Marcus Rashford and Jadon Sancho were brought on for the final moments of Sunday’s Euro 2020 game against Italy and were then asked to take a penalty. Having overlooked both players for the majority of the tournament, showing a lack of faith in the players’ ability to make a difference, for Gareth Southgate then to hand the most important moment to them seemed harsh, particularly without any time to even acclimatise to a game of this size.

Both Manchester United players missed and in response became victims of racist abuse on social media. Rashford’s mural in Withington, which had been created following his incredible work to hold the government to account and feed children during lockdown, was vandalised with racist insults and obscenities.

A local man covered the graffiti with bin liners before a woman stuck up hearts offering support. Before long, the wall was covered with messages of love and solidarity with Rashford.

I went to the mural yesterday afternoon and added my message, with groups of people coming and going all evening to do the same. While this support doesn’t undo the awful behaviour of some, it at least goes some way to showing Rashford how much love and care local fans feel for him.

The forward then took to social media to reflect on the events of the past few days and expressed his gratitude to those who had supported him.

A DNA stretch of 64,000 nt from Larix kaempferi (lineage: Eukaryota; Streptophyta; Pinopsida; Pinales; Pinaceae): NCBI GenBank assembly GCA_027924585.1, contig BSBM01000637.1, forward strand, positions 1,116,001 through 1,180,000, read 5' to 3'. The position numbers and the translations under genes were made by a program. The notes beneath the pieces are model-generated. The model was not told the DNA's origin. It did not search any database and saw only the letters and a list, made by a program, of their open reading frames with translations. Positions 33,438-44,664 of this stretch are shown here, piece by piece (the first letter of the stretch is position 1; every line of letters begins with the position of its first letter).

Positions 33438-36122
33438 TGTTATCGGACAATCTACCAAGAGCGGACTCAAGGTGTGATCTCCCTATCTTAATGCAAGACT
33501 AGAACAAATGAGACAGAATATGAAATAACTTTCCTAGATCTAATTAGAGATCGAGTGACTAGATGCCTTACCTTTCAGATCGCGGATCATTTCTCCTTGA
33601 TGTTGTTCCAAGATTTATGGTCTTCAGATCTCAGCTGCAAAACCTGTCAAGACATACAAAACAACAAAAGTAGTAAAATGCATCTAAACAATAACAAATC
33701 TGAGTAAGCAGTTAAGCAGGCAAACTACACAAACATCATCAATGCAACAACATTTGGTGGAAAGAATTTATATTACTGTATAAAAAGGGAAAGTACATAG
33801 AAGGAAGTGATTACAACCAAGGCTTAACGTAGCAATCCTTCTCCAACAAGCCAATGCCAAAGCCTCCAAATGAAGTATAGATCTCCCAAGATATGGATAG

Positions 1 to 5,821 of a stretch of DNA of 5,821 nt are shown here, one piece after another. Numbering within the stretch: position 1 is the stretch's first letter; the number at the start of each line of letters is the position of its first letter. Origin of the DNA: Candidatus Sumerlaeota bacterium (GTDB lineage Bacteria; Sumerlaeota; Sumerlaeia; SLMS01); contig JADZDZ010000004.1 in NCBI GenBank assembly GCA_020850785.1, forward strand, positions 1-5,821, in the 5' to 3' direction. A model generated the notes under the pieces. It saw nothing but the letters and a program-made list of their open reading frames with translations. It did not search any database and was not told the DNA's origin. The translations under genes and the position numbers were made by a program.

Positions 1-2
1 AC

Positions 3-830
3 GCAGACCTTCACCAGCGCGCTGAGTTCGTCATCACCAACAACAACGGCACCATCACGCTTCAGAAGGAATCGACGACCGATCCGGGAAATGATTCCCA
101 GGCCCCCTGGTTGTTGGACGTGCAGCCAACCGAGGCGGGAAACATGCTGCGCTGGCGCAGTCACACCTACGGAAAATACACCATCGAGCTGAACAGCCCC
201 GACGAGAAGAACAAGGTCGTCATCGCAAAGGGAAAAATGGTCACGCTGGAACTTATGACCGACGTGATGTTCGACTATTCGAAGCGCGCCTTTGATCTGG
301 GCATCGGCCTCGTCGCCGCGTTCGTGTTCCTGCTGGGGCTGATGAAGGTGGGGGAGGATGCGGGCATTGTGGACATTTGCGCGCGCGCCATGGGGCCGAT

I don’t even know where to start and I don’t even know how to put into words how I am feeling at this exact time.

I’ve had a difficult season, I think that’s been clear for everyone to see and I probably went into that final with a lack of confidence. I’ve always backed myself for a penalty, but something didn’t feel quite right.

During the long run-up I was saving myself a bit of time and unfortunately the result was not what I wanted. I felt as though I had let my team-mates down. I felt as if I’d let everyone down. A penalty was all I’d been asked to contribute for the team. I can score penalties in my sleep, so why not that one?

It’s been playing in my head over and over since I struck the ball and there’s probably not a word to quite describe how it feels. Final. 55 years. 1 penalty. History. All I can say is sorry. I wish it had of gone differently.

Whilst I continue to say sorry I want to shout out my team-mates. This summer has been one of the best camps I’ve experienced and you’ve all played a role in that. A brotherhood has been built that is unbreakable. Your success is my success. Your failures are mine.

I’ve grown into a sport where I expected to read things written about myself. Whether it be the colour of my skin, where I grew up, or, most recently, how I decide to spend my time off the pitch. I can take critique of my performance all day long, my penalty was not good enough, it should have gone in but I will never apologise for who I am and where I came from. I’ve felt no prouder moment than wearing those three lions on my chest and seeing my family cheer me on in a crowd of tens of thousands.

I dreamt of days like this. The messages I’ve received today have been positively overwhelming and seeing the response in Withington had me on the verge of tears. The communities that always wrapped their arms around me continue to hold me up.

I’m Marcus Rashford, 23-year-old black man from Withington and Wythenshawe, South Manchester. If I have nothing else I have that. For all the kind messages thank you. I’ll be back stronger. We’ll be back stronger.

The mural has since been restored and the positive messages have continued.

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